Let's get this part out of the way right off the bat - I am 34 years old and love prog rock. Yes, I listen to King Crimson, Yes, Emerson Lake and Palmer, and a bunch of other bands too old/uncool/pretentious to name here. Most of this stuff had already descended into self-parody long before I was born (Rick Wakeman doing a show *on ice* probably should've been a sign to take it down a notch ... or 12). But I love the sheer ambition of it, even when it misses the mark. And, yes, I'm going to bring it back to cars, I promise.
On a recent episode of our podcast (helpfully also called TeamClearCoat - we're on iTunes and everywhere else), Dave and I were driving back to Colorado from a race in Wisconsin. At about 10 hours in, we started doing what all opinionated friends do, and tried forcing our music on each other. I selected an album that, while not exactly "prog rock," can trace its ambition DNA back to those glorious organ-solo days. I put on Titus Andronicus' 2010 album "The Monitor." It's all coming back to cars. Soon-ish. I promise.
It's one of my favorite albums of the last 10 years, partly because of the balls it must have taken to pitch it to their label. "Yes, we'd like to make a double-length punk rock album that is a concept about the Civil War while also being about growing up in modern-day New Jersey. Oh, and we're going to need 25 extra musicians and there will be some vignettes where rock stars read Civil War era speeches." It's epic before you even drop the needle on the first side.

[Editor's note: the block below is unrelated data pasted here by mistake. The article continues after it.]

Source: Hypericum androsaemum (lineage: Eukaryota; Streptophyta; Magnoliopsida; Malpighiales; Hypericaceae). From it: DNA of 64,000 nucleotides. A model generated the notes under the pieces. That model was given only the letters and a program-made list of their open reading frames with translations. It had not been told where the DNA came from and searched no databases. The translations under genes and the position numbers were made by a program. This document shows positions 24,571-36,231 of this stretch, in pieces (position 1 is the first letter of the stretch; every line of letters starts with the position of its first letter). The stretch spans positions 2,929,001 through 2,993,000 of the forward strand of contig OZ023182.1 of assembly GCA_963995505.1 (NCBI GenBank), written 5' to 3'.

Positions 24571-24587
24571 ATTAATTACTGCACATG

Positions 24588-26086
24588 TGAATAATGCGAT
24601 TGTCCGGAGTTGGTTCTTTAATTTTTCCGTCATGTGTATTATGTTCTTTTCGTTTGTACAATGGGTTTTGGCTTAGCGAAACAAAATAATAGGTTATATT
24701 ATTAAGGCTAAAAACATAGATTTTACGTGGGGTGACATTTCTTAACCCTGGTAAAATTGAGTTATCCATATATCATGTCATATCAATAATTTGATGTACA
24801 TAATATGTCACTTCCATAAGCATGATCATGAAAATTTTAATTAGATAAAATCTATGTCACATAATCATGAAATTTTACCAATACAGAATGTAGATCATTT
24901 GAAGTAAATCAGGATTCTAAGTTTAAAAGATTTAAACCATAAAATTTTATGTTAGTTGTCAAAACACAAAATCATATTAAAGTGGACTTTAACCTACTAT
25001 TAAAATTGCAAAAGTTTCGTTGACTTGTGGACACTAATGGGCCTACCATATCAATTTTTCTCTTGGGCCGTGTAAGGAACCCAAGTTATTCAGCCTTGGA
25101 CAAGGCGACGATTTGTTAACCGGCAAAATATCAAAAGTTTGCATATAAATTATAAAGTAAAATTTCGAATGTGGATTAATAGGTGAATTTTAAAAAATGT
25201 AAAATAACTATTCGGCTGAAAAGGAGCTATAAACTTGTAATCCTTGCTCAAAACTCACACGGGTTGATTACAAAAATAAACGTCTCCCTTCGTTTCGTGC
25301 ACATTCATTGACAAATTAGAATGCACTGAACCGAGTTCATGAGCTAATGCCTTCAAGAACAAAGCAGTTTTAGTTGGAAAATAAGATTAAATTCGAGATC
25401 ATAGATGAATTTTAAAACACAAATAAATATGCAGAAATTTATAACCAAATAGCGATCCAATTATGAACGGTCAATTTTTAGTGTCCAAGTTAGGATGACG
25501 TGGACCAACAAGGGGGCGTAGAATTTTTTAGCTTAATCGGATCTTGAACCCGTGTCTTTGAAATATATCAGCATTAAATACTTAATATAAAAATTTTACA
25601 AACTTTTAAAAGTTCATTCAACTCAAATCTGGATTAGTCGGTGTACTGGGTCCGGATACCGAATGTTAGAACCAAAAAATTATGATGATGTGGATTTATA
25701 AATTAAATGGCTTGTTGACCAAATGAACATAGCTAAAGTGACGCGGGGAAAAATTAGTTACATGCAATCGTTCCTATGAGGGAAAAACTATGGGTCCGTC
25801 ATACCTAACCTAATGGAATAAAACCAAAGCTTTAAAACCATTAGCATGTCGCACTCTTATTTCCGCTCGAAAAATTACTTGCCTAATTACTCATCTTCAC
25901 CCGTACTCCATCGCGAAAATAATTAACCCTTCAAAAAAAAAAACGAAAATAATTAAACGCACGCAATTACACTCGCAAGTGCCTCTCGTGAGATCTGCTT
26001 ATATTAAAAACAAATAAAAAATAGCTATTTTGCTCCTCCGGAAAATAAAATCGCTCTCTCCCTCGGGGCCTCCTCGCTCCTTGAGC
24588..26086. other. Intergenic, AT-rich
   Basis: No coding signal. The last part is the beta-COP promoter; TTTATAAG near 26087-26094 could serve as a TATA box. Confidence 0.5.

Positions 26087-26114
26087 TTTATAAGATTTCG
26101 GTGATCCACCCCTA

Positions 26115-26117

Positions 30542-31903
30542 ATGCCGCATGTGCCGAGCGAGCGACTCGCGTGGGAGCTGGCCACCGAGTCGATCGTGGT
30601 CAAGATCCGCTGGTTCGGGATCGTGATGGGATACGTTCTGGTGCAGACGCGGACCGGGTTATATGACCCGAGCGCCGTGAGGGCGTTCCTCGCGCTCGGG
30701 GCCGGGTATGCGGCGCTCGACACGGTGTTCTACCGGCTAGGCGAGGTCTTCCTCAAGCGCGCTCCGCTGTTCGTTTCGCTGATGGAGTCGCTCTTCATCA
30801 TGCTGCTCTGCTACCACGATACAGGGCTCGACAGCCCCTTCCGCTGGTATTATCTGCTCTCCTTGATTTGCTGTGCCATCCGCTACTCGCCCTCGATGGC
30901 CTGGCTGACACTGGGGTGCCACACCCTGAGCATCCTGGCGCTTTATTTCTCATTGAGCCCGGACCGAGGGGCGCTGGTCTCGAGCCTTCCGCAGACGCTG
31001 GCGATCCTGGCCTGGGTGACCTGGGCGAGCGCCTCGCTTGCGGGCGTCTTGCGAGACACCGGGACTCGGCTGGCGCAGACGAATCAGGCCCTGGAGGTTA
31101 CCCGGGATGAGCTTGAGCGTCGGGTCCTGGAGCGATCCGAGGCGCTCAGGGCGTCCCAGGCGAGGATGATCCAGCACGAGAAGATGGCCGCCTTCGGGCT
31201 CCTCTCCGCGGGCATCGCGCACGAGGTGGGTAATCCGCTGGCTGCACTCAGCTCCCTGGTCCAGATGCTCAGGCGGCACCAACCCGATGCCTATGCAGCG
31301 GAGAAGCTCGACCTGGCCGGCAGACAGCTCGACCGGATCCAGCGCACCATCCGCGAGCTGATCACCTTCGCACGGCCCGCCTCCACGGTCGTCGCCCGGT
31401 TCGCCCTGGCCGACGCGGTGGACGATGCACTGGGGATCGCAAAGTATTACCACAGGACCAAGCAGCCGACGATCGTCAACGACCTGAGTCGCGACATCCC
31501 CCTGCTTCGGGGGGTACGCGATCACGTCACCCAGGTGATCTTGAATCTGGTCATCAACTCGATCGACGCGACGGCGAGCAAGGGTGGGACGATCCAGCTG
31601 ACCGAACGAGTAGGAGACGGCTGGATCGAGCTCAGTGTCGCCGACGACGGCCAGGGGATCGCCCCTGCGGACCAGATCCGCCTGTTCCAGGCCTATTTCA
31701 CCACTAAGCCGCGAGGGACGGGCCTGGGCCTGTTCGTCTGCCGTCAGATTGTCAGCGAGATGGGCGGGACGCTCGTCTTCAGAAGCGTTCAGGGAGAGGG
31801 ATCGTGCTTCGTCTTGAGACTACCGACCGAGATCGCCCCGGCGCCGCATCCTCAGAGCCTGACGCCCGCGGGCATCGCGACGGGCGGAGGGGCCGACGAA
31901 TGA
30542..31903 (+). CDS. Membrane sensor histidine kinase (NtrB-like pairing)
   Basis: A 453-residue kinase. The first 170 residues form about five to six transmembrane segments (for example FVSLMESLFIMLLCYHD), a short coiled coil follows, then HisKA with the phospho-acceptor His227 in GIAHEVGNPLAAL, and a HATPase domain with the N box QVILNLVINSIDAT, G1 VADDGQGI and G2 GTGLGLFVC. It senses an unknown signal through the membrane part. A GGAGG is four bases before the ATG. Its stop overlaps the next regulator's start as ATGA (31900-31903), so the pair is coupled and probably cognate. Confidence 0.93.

And here's where we bring it around to cars. Dave - being a goddamn genius - asked if I could think of cars that were the same way. Cars that you HAVE to admire for the sheer audacity of them being made in the first place. Cars that have the magic combination of most elements falling short of the mark, but one or two that are transcendent, and the result is a whole package that captures the imagination. Because that's the experience of a prog rock album - 95 minutes of music that *might* be from a renaissance fair followed by a 2 minute passage that makes the whole thing worth it.
The first car that comes to mind for me is the Fisker Karma. Crazy ambitious by any standard, it missed the mark in almost every way. Sometimes, spectacularly so:
Even though it was a sales disaster, and it caught fire all the time, and the Tesla Model S ended up being the luxury eco-car du jour, you still get kind of excited when you see one. A lot of that are the looks: it's gorgeous (when not on fire). And there's the crazy materials that make up the interior. And the weird side pipes. And on and on.
It's important to note here that I'm not arguing it's a success, or even a "good car." But it's maybe the most prog rock car of the last few years. To use a too-specific and obscure analogy, the looks are like Carl Palmer's awesome drum fills on the title track for "Tarkus," while most of the rest of the execution is like "Jeremy Bender" from that same album. Seriously, what was it with English bands insistence on including weird honky-tonk songs in their albums in the 70s? Anyway, don't listen to that song.
So what other cars do you admire because they shot for the moon and ended up crashing into Mt Everest (still impressive! Have YOU ever been to Mt Everest?)? We'll be talking about this on an upcoming episode of the podcast, so let us know what you think of.